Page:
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What FSM should I use ?

 
 
Thor Phersen
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      01-12-2007
I have this large design which eventually has been redesigned from huge
blocks of combinatorial logic, to a rather elegant code with 9 finite state
machines, all talking to each other.

But what kind of state machine is teh best implementation in an FPGA ? I
started out with the common two-process design, that did not work, ISE found
lots of "clock-signals" and suggested that I should buffer them.

I then tried the 3-process design suggested in the ISE manual, but that did
not work either.

Finally, I tried to write the code as one-process FSM designs, as described
in ISE manual, and hurray ! It compiles fine in ISE, it is recognised as
FSM's ! And it work too !


I just wonder, since one- process FSM-coding works, what is the point with
two-process FSM coding ?
One-process coding is more is easier to read, less time-consuming to write,
and is easier to read for others.

Using two-process coding just seems like a waste of time-.



 
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Mike Treseler
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      01-12-2007
Thor Phersen wrote:

> Finally, I tried to write the code as one-process FSM designs, as described
> in ISE manual, and hurray ! It compiles fine in ISE, it is recognised as
> FSM's ! And it work too !


> I just wonder, since one- process FSM-coding works, what is the point with
> two-process FSM coding ?


Tradition.

> One-process coding is more is easier to read, less time-consuming to write,
> and is easier to read for others.
>


You're preaching to the choir

-- Mike Treseler
 
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Thor Phersen
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      01-13-2007

"Mike Treseler" <(E-Mail Removed)> wrote in message
news:(E-Mail Removed)...
> Thor Phersen wrote:
>
> > Finally, I tried to write the code as one-process FSM designs, as

described
> > in ISE manual, and hurray ! It compiles fine in ISE, it is recognised as
> > FSM's ! And it work too !

>
> > I just wonder, since one- process FSM-coding works, what is the point

with
> > two-process FSM coding ?

>
> Tradition.
>
> > One-process coding is more is easier to read, less time-consuming to

write,
> > and is easier to read for others.
> >

>
> You're preaching to the choir
>

What do you mean by "You're preaching to the choir?" That I am trying to
convert the already converted or something ?

I think one shuld not drag religion into this matter, after all, it's jus a
matter of computer programming. Religious stuff are for the heavy thinks in
life, like bearth an death.
Man skal vise litt respekt for slike ting.







 
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Mike Treseler
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      01-13-2007
Thor Phersen wrote:

> What do you mean by "You're preaching to the choir?" That I am trying to
> convert the already converted or something ?


I mean that I agree with you and that
I expect that several other frequent
posters here probably agree also.

The symbol implies humorous rather than
serious intent.

-- Mike Treseler
 
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Thor Phersen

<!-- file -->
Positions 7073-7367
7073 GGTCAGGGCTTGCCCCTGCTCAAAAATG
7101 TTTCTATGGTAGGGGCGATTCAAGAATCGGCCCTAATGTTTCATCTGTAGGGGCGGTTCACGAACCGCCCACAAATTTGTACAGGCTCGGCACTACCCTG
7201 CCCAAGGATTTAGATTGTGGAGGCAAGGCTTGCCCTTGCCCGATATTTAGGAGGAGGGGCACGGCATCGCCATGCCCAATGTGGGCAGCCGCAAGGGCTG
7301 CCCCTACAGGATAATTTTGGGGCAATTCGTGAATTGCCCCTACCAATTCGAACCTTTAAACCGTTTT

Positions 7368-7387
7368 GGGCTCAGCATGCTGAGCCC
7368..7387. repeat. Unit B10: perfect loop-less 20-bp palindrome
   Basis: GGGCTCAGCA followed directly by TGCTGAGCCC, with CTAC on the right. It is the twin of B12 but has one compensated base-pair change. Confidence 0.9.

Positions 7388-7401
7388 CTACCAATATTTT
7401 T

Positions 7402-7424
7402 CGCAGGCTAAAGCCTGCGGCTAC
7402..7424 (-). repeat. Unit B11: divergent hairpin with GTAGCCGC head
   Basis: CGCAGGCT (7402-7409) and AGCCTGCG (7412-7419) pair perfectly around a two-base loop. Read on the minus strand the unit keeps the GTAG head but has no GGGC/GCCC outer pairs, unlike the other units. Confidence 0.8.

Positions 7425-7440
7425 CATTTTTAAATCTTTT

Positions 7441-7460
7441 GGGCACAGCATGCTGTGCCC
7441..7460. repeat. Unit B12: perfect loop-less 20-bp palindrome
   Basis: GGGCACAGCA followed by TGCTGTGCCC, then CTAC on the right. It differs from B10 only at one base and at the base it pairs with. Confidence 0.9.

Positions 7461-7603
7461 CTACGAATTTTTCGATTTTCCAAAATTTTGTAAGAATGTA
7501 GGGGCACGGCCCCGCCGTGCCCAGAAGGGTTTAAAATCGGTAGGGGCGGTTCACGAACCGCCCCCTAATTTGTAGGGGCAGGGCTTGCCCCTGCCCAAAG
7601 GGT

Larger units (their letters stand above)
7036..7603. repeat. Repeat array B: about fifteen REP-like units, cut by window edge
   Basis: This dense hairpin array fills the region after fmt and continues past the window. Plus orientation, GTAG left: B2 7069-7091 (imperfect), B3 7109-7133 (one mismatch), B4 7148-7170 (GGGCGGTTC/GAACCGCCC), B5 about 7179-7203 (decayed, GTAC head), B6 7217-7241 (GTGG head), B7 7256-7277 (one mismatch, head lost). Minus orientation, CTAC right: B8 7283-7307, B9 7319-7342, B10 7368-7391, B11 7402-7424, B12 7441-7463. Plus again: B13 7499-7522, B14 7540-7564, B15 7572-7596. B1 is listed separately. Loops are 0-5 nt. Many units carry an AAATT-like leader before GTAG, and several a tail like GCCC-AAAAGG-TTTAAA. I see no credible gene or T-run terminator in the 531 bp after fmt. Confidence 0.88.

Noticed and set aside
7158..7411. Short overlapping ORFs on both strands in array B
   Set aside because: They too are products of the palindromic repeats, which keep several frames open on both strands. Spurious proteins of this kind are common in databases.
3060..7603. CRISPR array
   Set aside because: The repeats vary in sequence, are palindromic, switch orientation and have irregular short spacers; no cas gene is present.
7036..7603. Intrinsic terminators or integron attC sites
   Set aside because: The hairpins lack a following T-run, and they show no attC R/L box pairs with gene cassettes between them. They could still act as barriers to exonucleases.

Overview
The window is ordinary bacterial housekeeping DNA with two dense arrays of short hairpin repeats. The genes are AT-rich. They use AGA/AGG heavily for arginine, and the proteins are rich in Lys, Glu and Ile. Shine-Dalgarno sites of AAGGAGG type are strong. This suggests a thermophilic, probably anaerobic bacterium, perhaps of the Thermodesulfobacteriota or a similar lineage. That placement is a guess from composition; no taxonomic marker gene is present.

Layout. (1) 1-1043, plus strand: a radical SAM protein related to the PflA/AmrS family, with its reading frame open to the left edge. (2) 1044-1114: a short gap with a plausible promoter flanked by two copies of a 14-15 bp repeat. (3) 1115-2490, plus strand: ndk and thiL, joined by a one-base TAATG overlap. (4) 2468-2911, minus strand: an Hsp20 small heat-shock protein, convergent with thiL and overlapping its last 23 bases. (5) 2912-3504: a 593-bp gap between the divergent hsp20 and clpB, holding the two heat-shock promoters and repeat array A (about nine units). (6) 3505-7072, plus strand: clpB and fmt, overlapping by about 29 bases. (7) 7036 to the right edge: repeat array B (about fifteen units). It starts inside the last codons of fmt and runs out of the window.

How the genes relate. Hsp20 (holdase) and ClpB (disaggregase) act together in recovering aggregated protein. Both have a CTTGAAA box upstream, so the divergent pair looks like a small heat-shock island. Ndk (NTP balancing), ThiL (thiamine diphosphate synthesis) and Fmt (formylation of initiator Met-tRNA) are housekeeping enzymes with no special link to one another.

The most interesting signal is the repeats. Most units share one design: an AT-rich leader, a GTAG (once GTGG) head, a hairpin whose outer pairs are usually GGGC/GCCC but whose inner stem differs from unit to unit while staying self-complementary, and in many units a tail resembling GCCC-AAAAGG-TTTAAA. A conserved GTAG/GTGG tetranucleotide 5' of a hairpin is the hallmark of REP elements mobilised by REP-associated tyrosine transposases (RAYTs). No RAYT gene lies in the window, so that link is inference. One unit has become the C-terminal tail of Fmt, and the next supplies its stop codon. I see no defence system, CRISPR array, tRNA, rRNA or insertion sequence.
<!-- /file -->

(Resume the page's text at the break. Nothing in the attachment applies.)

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      01-14-2007

"Mike Treseler" <(E-Mail Removed)> wrote in message
news:(E-Mail Removed)...
> Thor Phersen wrote:
>
> > What do you mean by "You're preaching to the choir?" That I am trying

to
> > convert the already converted or something ?

>
> I mean that I agree with you and that
> I expect that several other frequent
> posters here probably agree also.
>
> The symbol implies humorous rather than
> serious intent.
>

My reply was also meant i a humourus way but I am still pussled about
the fact that most text-books promote two or even three process FSM designs,
when the one process design are so obvious much more simple an elegant ? I
just don't get it. Maybe I'm stupid or something.


 
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Mike Treseler
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      01-14-2007
Thor Phersen wrote:

> My reply was also meant i a humourus way but I am still pussled about
> the fact that most text-books promote two or even three process FSM designs,
> when the one process design are so obvious much more simple an elegant ? I
> just don't get it. Maybe I'm stupid or something.


If that's stupid, I'm really stupid because
I use one process per entity.

http://home.comcast.net/~mike_treseler/
 
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Jonathan Bromley
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      01-14-2007
On Sun, 14 Jan 2007 03:18:26 +0100, "Thor Phersen"
<(E-Mail Removed)> wrote:

> I am still pussled about
>the fact that most text-books promote two or even three process FSM designs,
>when the one process design are so obvious much more simple an elegant ? I
>just don't get it. Maybe I'm stupid or something.


No, you get it OK.

It is definitely *not* crazy to add a process to your FSM to describe
combinational decoding of the state, generating output signals that
are a function of the state. In the overwhelming majority of cases,
such combinational logic is rather simple and doesn't cause any
serious trouble with timing closure; and it may be appropriate and
convenient to add it to the state machine. Personally I like to do
it a slightly different way, so that I keep my single process; but
I really believe there is a sensible choice here.